Definition of fury
1 : intense, disordered, and often destructive rage
2a capitalized : any of the avenging deities in Greek mythology who torment criminals and inflict plaguesb : an avenging spiritc : one who resembles an avenging spirit; especially : a spiteful woman
3 : extreme fierceness or violence
4 : a state of inspired exaltation : frenzy
Examples of fury in a Sentence
I could see the fury in her eyes.
Nothing could contain his fury over their accusations.
He turned away from them in fury.
The hurricane unleashed its fury on hundreds of homes and businesses.
Recent Examples of fury from the Web
Four years later, to Mr Museveni’s surprise and fury, a fifth of his army defected overnight, taking their weapons with them.
Fists of furyConvention Center Hall G, 12 p.m. July 15, free Fists will fly as boxers from the Indiana and Ohio Golden Glove Champions teams duke it out at the Indiana Black Expo Midwest Invitational.
Her fury, humiliation, and exasperation sprawl through Hunger.
Ronald Reagan, by contrast, might have sent the nation careering to the barricades with tears and fury.
The fury happens at the quarter-mile paved oval in the form of a 50-lap race for Winged Sprintcars, and the fire comes courtesy of the City of Meridian’s Fourth of July fireworks display.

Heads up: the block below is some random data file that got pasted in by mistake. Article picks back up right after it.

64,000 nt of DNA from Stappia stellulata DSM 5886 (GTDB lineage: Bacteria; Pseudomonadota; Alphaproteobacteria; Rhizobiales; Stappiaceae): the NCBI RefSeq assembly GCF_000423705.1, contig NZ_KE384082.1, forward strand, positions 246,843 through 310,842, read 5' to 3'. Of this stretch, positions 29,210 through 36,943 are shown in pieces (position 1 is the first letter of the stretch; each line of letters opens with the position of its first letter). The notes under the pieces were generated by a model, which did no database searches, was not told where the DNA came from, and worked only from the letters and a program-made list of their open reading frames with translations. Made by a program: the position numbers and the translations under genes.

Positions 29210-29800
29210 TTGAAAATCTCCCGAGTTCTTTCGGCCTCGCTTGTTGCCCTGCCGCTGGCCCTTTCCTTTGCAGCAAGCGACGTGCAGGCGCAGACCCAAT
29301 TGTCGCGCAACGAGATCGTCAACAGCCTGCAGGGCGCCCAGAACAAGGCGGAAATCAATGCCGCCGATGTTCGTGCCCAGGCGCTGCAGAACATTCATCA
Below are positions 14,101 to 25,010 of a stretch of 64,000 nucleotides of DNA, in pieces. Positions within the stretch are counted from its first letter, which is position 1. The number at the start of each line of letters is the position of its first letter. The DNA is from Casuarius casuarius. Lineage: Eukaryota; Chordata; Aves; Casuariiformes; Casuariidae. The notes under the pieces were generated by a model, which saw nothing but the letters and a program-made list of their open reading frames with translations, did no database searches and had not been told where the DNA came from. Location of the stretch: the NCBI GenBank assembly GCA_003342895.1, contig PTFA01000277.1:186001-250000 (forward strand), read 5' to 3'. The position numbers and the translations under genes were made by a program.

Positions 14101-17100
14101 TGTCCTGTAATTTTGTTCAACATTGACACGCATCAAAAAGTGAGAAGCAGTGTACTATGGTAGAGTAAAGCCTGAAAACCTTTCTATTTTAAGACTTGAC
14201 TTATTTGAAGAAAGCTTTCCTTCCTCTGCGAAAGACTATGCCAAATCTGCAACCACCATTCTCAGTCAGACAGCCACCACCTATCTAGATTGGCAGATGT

Hell hath no fury like a Pretty Little Liars fan whose favorite character's killed off.
Philando Castile was a law-abiding gun owner and the gun lobby has never hesitated to gin up fury over even the perception of someone infringing on the rights of gun owners.
Was the shooting death of Philando Castile an outrage worthy of the full weight of the group’s fury and resources?
These example sentences are selected automatically from various online news sources to reflect current usage of the word 'fury.' Views expressed in the examples do not represent the opinion of Merriam-Webster or its editors. Send us feedback.
dire Straits and furies
Dire and fury share a history in Roman mythology, as each of these words is connected to the Erinyes, the avenging and terrifying deities of ancient myth who tormented criminals. The Romans referred to these goddesses as either the Dirae or the Furiae. The former is from the Latin word dirus, from which dire is descended, and the latter comes from furere, from where we get fury. The word dire is often found in conjunction with straits; in dire straits is used of a situation that is very bad or difficult. Our records indicate that this phrase began to be used in English at the end of the 18th century, when it appeared in Francis Fawkes’s The Argonautics of Apollonius Rhodius: “When now the heroes through the vast profound, Reach the dire straits with rocks encompass’d round.”
Origin and Etymology of fury
Middle English furie, from Latin furia, from furere to rage
First Known Use: 14th centurySee Words from the same year
Synonym Discussion of fury
FURY Defined for English Language Learners
Definition of fury for English Language Learners
: violent anger
: wild and dangerous force
FURY Defined for Kids
Seen and Heard
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